My family and students could probably tell you that, when I miss (or skip) my quiet time, there isn’t much gentle or quiet about my spirit.  And I sooooo want to be precious in God’s sight!

Clothing:  Colossians 3:12-14, “Since God chose you to be the holy people he loves, you must clothe yourselves with tenderhearted mercy, kindness, humility, gentleness, and patience. Make allowance for each other’s faults, and forgive anyone who offends you. Remember, the Lord forgave you, so you must forgive others.  Above all, clothe yourselves with love, which binds us all together in perfect harmony.
What if – instead of (or in addition to) deliberately choosing my clothes for the day – I would be deliberate about clothing myself with mercy, kindness, humility, gentleness, patience, forgiveness, and love?

Shower:  Ephesians 5:25-26, “… Christ loved the church. He gave up His life for her to make her holy and clean, washed by the cleansing of God’s word.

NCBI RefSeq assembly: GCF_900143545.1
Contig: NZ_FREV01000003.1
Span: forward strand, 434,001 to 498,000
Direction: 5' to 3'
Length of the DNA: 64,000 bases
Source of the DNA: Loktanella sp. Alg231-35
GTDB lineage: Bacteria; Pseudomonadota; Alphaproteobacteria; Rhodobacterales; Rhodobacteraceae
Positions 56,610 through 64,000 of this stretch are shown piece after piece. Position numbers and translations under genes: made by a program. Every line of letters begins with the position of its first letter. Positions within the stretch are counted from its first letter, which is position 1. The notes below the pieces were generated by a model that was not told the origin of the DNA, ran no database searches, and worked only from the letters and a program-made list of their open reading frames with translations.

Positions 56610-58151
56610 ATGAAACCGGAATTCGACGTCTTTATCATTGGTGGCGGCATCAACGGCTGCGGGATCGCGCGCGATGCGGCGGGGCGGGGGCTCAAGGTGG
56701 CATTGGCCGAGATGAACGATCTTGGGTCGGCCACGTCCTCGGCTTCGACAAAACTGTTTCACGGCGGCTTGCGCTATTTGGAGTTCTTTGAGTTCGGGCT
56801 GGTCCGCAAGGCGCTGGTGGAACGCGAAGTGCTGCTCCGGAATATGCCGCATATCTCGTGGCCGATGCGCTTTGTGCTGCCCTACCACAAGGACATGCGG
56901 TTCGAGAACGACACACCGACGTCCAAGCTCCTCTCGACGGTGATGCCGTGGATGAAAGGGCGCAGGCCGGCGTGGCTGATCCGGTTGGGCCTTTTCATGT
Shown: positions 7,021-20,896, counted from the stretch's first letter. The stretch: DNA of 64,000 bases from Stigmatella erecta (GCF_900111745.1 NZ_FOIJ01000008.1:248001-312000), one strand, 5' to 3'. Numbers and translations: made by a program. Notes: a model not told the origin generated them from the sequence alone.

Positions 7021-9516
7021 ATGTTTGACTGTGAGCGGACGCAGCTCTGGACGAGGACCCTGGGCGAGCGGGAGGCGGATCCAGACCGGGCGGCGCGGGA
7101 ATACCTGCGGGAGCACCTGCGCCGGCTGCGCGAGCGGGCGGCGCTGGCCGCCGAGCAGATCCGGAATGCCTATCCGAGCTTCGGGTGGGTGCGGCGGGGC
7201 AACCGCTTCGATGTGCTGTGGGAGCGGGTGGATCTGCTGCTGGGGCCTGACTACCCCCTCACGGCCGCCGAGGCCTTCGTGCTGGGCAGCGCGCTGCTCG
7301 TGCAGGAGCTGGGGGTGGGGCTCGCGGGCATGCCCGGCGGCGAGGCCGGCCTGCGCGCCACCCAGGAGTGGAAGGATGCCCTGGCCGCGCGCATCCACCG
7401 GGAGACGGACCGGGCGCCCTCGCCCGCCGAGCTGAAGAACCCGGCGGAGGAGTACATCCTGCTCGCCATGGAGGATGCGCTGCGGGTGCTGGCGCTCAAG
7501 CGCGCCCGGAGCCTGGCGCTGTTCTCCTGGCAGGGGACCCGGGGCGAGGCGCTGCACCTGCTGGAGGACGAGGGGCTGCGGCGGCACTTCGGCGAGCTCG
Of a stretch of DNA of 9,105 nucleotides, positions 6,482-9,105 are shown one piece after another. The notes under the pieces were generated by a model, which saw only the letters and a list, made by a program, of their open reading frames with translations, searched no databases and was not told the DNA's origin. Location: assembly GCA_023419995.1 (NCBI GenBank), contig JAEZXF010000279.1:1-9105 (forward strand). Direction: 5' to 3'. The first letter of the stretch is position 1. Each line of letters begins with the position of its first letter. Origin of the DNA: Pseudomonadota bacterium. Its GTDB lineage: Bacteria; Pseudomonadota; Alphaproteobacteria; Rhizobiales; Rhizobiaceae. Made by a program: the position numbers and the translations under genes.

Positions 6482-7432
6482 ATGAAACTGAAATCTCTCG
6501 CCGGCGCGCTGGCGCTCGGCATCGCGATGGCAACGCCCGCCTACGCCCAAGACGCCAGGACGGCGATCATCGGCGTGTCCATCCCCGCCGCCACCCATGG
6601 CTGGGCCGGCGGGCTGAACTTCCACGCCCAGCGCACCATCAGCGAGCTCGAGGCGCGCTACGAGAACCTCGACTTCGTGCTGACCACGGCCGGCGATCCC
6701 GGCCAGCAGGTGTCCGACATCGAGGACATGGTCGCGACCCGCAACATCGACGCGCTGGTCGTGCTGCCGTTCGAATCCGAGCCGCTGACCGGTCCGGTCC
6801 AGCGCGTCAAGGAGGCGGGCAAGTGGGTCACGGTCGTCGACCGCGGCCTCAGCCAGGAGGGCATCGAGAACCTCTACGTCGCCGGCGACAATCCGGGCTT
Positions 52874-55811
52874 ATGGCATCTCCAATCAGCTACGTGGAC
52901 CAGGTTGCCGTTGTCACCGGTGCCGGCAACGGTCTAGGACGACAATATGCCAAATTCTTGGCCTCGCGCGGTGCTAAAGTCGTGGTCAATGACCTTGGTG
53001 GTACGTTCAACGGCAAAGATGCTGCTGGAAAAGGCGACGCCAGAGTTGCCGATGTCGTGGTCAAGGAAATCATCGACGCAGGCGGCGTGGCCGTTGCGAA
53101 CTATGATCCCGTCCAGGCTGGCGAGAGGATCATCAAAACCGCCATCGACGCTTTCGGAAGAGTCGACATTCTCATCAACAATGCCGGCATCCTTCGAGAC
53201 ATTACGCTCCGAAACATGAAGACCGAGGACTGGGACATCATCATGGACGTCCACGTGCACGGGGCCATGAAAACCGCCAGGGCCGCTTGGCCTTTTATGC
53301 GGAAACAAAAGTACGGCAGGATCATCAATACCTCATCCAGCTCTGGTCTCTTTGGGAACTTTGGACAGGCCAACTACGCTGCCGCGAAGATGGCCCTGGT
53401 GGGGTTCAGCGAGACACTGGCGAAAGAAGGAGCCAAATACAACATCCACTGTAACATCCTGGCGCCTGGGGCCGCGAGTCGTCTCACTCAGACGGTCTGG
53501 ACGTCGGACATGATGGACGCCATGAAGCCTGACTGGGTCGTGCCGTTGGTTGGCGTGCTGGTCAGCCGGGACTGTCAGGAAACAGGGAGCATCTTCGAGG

Every time I skip my quiet time, it’s like skipping my morning shower.  No matter how dressed up I get, I just never feel clean.  When I don’t spend time in God’s Word, I’m not giving Christ the time to wash me with His Word.  I know that His work on the cross is finished, but I want to give myself that time each day, so I feel clean.  Verse 27 goes on to say that this washing is so that we can be presented to Christ Himself without a spot or wrinkle or blemish.  When I leave the house – having woken up late or on time or early – I have to remember each and every day that it is not my family or friends, colleagues or students to whom I am presenting myself.  It is Christ.